I have to tell you – this was fun. Yes, there were setbacks and disappointments. Yes, I nearly gave myself a belly scar from a spark fire. Yes, it took longer than I expected or hoped. But in the end, I’m fairly smitten with this sculpture. It’s my first. You never forget your first…

 

Weld, Weld, Weld

 

 

Remember when I shared this photo? It’s a cowbell I made in a welding class. I bring it up now because I’ve started a new welding class: Oxy Acetylene Sculpture.

 

Can I please take a moment to extol the virtues of learning? The other day, well, I was depressed. From the moment I woke until I walked into that new sculpting class. My soul and my mind were heavy. When I arrived at class, I told myself to try and be present and pay attention. Honestly – that felt like the most I might be able to do, given my state of blue. So I paid attention. And I tried to process the information being given. By the end of class, I realized that the act of learning had taken me outside my sadness and had freed me – if only for a while – from my depression. Yet another reason for me to seek new knowledge!

 

Anyhoo – we’ll see how this class goes and if anything fruitful comes of it. I’m hopeful. And excited, if you must know. Creating is something I was born to do. When I forget that, or stray too far from that purpose, I become disconnected from myself. Those are hard times. Let’s hope this class helps me be in touch with me.

 

As a treat, here’s a link to oxy acetylene artist Cal Lane’s website. If this chick’s works don’t blow your mind, I don’t know what will. She’s amazing!

D-Squared T-Squared – Week 13

 

 

Okay. So sometimes a gal signs up for something and it ends up being so flippin’ awesome, she can hardly stand it…

 

It all started back in November of last year. Mister and I went to LACMA to see the Calder exhibit. It was too cool for school and we got a little hyped-up about learning to make our own Calder-esque mobiles. After some digging on the interweb, we found a place that offered a class for that very goal. We signed up for an intro class and filed away any further thoughts. No need to focus on it until it popped up on the calendar, right? Well, friends, it popped.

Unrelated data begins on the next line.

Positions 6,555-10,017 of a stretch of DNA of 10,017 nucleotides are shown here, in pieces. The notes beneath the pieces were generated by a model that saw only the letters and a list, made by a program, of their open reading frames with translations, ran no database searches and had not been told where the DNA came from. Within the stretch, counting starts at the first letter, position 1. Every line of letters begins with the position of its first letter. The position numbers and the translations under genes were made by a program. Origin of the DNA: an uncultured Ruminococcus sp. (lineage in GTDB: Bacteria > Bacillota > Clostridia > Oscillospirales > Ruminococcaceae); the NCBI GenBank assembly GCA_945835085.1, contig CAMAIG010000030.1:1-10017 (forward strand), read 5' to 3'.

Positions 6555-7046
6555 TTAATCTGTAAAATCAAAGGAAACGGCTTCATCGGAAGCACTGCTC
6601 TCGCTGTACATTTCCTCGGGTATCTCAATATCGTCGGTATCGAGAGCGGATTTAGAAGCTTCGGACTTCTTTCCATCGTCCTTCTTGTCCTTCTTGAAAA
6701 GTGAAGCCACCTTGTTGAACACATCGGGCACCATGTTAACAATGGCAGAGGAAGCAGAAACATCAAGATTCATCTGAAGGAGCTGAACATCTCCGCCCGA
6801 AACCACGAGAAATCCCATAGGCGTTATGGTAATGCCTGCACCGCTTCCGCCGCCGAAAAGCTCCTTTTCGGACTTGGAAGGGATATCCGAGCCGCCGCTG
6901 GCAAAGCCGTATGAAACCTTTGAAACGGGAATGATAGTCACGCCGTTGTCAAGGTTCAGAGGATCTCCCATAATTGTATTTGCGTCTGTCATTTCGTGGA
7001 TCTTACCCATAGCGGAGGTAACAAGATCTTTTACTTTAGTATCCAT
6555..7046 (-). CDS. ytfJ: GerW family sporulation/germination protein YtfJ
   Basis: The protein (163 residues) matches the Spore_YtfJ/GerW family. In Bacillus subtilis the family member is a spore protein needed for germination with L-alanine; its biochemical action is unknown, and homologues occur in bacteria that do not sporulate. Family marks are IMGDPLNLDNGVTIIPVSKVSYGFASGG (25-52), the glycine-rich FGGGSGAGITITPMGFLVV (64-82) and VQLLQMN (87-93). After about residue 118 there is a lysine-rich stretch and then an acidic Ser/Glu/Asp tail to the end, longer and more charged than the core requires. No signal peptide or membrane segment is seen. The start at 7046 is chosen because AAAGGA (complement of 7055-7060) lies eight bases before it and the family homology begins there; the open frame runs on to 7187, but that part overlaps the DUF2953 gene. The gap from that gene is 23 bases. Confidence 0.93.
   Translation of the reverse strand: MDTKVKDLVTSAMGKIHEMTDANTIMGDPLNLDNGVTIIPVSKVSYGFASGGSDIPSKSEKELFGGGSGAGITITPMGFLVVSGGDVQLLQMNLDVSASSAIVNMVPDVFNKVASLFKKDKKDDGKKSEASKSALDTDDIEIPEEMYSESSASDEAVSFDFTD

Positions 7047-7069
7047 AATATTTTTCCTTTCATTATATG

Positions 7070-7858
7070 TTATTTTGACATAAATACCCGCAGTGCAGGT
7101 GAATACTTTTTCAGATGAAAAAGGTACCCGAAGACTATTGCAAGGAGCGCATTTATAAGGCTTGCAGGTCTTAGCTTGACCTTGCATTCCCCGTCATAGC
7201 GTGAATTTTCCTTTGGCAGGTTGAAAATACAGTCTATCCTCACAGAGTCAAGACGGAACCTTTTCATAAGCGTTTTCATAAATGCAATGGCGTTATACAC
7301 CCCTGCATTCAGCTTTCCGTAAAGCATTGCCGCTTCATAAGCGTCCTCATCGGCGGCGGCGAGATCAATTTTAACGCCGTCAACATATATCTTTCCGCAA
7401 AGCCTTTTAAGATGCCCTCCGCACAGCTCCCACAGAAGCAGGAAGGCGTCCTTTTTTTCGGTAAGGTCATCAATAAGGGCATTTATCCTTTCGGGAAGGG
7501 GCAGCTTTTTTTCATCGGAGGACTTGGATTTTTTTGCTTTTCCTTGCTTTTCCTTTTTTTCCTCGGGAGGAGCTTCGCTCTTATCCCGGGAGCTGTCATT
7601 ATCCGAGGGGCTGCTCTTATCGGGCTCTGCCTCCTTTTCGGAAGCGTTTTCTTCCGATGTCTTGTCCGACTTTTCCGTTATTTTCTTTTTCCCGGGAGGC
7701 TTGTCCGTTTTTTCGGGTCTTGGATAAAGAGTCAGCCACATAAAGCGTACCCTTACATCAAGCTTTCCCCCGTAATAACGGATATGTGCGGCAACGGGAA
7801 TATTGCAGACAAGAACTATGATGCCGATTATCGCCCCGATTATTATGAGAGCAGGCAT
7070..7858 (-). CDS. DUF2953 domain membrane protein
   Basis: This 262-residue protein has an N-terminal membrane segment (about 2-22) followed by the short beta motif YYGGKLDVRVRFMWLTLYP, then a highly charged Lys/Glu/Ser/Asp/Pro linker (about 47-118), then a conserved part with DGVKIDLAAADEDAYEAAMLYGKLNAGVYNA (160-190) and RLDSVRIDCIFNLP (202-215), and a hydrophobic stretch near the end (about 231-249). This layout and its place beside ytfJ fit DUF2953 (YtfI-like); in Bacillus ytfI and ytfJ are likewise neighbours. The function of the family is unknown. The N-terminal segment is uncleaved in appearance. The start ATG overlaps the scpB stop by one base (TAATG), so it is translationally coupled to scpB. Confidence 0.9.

This past weekend Mister and I attended an intro to welding class. And it was amazing! Not only did we get to work a little with a MIG and TIG welders, we also got to work with a band saw, an oxy acetylene torch and a plasma cutter. For reals! I thought we’d get a broad brushstroke sort of experience and that would be it. But no! We also got to make something while learning: a cowbell!

 

The class was small (only 5 students), and the teacher – Matt – was great. Molten Metal Works is his shop and it’s primo. I couldn’t believe how much fun I had. For reals. And though I was very, very, very concerned about safety – duh – the night was smooth and without incident. (There was an earthquake, but I didn’t feel it so there you go.) When all was said and done, Mister and I agreed we would like to take another class there. Time and money. It always comes down to that. We’ll just have to wait and see.

 

In the meantime, we each have our own handcrafted cowbells to enjoy. I am terribly biased, I know, but I sure do love mine…

 

If you live in L.A. and are even a little bit curious about welding, I highly recommend checking out this place. If you end up going, let me know how your cowbell turns out!